Steve:

I can understand that with, with my dog as well. We're getting ready to, to go on a little couple's retreat for the weekend and we're bringing him with us and it's like we have to make sure everywhere we go the dog can go or that the dog will be happy cuz we don't want the dog met on our vacation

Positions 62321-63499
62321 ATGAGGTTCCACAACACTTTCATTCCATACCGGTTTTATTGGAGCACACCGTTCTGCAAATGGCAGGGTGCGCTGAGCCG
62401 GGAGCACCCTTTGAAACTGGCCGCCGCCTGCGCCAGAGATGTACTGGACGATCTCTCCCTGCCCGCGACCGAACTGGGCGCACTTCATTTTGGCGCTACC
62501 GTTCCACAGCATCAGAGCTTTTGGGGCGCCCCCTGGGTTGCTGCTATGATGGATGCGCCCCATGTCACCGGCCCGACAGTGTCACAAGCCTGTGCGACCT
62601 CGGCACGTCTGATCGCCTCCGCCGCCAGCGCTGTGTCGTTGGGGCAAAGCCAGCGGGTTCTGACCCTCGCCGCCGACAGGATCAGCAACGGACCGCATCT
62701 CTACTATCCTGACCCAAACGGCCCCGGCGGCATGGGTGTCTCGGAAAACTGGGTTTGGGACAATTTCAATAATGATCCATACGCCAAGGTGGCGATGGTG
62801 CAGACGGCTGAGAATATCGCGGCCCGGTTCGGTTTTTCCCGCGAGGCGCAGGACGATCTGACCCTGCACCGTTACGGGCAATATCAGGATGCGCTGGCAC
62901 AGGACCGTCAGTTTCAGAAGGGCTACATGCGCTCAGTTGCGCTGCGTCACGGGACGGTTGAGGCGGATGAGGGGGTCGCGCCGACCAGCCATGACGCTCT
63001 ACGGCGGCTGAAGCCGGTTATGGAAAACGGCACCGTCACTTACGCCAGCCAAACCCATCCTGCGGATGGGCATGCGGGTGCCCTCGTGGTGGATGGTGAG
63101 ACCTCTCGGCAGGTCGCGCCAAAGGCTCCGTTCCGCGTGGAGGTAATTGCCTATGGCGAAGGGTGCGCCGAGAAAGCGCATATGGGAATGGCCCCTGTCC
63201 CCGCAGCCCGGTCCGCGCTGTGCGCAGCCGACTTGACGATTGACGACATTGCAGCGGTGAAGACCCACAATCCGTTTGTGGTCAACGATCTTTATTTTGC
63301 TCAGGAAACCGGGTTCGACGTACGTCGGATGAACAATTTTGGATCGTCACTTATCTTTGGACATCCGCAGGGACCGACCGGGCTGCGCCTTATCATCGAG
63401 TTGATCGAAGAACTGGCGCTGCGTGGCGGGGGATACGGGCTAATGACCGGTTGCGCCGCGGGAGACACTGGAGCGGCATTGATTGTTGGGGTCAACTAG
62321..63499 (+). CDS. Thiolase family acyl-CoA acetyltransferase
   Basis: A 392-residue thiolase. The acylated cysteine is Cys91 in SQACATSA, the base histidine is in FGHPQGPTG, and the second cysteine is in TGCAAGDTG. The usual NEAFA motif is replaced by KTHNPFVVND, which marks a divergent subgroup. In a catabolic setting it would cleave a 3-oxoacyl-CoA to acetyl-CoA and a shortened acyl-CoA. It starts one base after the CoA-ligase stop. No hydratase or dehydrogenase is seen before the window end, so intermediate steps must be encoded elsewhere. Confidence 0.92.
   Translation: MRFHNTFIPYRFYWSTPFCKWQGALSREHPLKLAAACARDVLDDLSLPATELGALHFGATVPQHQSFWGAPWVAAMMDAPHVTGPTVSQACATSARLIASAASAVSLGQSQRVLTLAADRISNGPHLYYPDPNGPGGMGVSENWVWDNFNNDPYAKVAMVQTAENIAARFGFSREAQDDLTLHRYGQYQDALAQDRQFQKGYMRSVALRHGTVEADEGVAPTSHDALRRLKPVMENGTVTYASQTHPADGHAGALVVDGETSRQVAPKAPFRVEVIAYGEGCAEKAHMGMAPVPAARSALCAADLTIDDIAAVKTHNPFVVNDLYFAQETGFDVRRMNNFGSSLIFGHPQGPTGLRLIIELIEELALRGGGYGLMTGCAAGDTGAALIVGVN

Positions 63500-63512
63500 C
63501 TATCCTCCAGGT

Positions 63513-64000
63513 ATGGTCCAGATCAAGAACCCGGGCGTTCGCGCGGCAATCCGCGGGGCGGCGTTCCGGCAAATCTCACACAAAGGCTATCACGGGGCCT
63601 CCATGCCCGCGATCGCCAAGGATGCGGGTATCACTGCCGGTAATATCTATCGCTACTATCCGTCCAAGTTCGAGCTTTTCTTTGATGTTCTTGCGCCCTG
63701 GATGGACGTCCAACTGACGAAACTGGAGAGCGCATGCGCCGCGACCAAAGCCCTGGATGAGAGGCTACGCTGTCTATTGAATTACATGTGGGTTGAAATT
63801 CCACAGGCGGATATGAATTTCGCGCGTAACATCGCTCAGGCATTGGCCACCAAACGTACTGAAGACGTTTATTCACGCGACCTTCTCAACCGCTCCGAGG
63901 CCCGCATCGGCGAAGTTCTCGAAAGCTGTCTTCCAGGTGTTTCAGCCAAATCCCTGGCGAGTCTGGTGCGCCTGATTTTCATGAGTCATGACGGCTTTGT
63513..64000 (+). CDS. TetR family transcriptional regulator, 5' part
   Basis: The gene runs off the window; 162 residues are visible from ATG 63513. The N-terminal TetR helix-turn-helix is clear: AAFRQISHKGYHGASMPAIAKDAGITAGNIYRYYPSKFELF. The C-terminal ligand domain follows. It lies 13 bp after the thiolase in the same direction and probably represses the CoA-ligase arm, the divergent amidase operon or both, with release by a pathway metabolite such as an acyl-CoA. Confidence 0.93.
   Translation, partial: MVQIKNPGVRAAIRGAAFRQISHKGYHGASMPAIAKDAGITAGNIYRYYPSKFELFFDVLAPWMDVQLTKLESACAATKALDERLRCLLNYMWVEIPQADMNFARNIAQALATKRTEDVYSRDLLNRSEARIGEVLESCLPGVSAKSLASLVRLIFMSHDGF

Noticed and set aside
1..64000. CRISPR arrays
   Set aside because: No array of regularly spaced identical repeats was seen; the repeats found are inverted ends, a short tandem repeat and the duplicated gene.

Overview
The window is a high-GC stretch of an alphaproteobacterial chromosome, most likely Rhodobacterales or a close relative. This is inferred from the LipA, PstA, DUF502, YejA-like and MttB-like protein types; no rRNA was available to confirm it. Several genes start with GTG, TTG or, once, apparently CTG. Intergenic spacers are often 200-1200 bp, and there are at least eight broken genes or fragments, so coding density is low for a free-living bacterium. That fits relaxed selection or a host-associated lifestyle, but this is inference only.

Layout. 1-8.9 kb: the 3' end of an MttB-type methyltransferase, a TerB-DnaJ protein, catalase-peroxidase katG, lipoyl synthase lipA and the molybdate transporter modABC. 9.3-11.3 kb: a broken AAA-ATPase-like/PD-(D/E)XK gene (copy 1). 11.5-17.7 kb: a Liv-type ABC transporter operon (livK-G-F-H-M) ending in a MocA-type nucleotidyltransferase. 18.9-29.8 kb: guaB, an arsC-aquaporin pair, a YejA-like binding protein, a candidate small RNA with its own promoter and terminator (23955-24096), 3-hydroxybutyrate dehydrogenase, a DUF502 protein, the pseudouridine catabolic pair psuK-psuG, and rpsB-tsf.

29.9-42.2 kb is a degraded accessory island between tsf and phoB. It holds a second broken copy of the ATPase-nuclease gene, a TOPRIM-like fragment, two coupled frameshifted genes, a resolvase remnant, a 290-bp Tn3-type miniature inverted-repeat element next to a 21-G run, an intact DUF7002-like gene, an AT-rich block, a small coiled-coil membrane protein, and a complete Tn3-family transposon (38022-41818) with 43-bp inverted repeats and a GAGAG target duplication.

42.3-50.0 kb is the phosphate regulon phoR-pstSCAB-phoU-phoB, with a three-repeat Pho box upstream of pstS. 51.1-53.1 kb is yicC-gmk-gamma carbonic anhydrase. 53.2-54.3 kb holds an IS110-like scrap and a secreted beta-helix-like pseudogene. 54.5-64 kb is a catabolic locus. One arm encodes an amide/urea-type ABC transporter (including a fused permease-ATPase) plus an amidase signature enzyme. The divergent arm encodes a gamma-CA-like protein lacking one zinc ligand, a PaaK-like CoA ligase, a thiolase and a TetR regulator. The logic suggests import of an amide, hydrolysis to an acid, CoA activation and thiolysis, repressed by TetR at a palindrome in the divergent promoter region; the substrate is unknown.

Crescent:

Yeah, it's very much like having a child. Not as hard, but, but close. Yeah. Yeah.

Steve:

Excellent. And why don't we dive into a little bit about what your journey. alcohol and marijuana and addiction was like,

Crescent: